Members of the BRAVE Project team were recently in Ghana to run three days of training workshops with in-country partners and other key stakeholders in the Ghanaian Water Sector. Participants came from government departments, NGOs and academia. The workshop was designed as a place for scientific exploration of the BRAVE project, learning collaboratively and pulling through key messages from BRAVE to support key stakeholders working in different departments across Ghana.
We carried out a two day Adaptive Social Protection training (ASP), initially from the DfID funded ASPIRE Project and training lab see ASPIRE Training Lab 2019, Dakar, Senegal. The training created a collaborative space for stakeholders from multiple sectors and government agencies, enhance dialogue and understanding around social protection and adaptive social protection and make better use of climate and livelihoods information to support decision making with the aim of building livelihoods that are resilient to water insecurity, drought, flood and other climate shocks.
The first day focused on exploring the concept of adaptive social protection and its application. The second day applied participants knowledge using a case study approach, the October 2019 flooding in Ghana, looking in detail at:
Importantly, this workshop was co-hosted by the National Disaster Management Organisation in Accra, Ghana. We are grateful for their support and help in facilitating this training. We had an outstanding attendance for the ASP workshop, with 40 people joining for day 1 and 46 people on day 2 from around 20 different organisations, to name a few:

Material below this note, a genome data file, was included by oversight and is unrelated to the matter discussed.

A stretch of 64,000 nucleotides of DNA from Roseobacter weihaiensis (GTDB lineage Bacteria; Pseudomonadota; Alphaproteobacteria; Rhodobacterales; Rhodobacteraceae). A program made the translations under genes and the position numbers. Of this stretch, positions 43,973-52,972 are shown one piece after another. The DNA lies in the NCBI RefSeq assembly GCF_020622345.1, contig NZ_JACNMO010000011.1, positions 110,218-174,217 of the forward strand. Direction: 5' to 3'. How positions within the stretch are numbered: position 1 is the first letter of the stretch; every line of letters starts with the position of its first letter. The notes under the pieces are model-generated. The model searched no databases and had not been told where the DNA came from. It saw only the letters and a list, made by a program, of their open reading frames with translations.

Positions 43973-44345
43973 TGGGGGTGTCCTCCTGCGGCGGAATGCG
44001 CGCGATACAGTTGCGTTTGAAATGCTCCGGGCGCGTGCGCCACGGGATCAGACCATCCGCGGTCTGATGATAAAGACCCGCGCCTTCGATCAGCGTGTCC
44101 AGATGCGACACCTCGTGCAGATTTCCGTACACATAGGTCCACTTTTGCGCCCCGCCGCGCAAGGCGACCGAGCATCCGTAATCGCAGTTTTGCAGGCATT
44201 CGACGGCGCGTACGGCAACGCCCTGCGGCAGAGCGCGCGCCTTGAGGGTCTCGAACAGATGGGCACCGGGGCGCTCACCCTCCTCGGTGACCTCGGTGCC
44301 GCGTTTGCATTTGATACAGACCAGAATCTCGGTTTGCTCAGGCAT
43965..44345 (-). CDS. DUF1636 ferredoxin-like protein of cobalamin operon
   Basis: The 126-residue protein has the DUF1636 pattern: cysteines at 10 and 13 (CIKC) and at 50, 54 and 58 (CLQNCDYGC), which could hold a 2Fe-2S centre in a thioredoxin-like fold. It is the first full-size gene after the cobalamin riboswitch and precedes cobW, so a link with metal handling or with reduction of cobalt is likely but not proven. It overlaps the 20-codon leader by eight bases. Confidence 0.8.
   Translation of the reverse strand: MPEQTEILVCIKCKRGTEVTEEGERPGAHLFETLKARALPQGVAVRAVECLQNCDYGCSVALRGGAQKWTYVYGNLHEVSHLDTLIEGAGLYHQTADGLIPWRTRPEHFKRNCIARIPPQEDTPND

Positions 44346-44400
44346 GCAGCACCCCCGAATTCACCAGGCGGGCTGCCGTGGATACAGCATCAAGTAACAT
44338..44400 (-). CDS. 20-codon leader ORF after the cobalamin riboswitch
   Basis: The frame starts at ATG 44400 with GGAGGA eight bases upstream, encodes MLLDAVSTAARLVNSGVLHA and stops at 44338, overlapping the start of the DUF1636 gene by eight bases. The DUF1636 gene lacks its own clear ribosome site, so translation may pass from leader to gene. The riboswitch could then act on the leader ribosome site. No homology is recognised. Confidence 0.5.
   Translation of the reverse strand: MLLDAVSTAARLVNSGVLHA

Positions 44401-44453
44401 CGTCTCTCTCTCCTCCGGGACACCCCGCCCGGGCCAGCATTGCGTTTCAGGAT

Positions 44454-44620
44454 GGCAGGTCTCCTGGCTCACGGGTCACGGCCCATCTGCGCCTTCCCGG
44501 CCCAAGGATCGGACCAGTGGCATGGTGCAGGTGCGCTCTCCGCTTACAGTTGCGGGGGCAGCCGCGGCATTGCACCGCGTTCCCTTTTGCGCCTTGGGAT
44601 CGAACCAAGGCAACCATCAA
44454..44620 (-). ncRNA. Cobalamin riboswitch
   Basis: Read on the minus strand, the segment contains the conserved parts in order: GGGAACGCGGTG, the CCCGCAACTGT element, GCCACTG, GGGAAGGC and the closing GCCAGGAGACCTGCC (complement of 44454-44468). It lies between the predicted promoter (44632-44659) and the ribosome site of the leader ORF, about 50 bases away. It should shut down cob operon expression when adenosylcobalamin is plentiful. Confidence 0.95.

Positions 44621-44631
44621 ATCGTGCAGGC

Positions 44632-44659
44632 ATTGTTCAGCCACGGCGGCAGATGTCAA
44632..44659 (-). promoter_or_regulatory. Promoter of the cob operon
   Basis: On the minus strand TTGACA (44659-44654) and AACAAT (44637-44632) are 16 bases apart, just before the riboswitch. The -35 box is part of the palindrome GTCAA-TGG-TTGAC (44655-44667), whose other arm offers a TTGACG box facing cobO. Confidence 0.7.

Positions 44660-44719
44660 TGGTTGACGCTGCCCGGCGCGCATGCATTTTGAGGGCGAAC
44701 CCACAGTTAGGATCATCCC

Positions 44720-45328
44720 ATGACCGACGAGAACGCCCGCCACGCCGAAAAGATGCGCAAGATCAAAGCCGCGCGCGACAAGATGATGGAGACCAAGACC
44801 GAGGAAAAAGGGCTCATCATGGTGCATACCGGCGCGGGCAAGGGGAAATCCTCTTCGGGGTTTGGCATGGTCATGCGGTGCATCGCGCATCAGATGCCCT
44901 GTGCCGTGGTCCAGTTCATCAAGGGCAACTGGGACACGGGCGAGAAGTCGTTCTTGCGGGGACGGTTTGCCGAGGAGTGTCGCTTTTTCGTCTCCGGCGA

Inter-governmental networks and connections developed as a result of the training lab and several commitments were made towards the realisation of ASP services in Ghana. For example, following this training, CONIWAS will share the importance of ASP inclusion in policy with the Parliament of Ghana and participants from the University of Ghana are looking to include ASP into their existing Disaster Management Course.
‘From the gender perspective, especially when we have more vulnerability there, we need to have what we have been calling adaptive social protection. I think I will take this up, and appreciate the difference ... We are now in a position where there is a need for every actor to understand Social Protection … so we need to have the space for politicians to understand adaptive social protection.’
Participant from the Ministry of Gender
‘We want to assure you that you have ambassadors for Ghana – and we are all going to send a message to support Adaptive Social Protection, and make sure floods are a thing of the past.’
Participant from the CSIR-WRI
The Adaptive Social Protection training course is part of the Walker Academy, the capacity building arm of the Walker Institute.
If the ASP training interests you, please do not hesitate to contact us on email@example.com or check out more information on this and our Household Economy Methodology (HEA). It is a very exciting time for the Walker Academy as we grow and develop innovative and tailor-made courses, building capacity together towards sustainable and resilient livelihoods for all.
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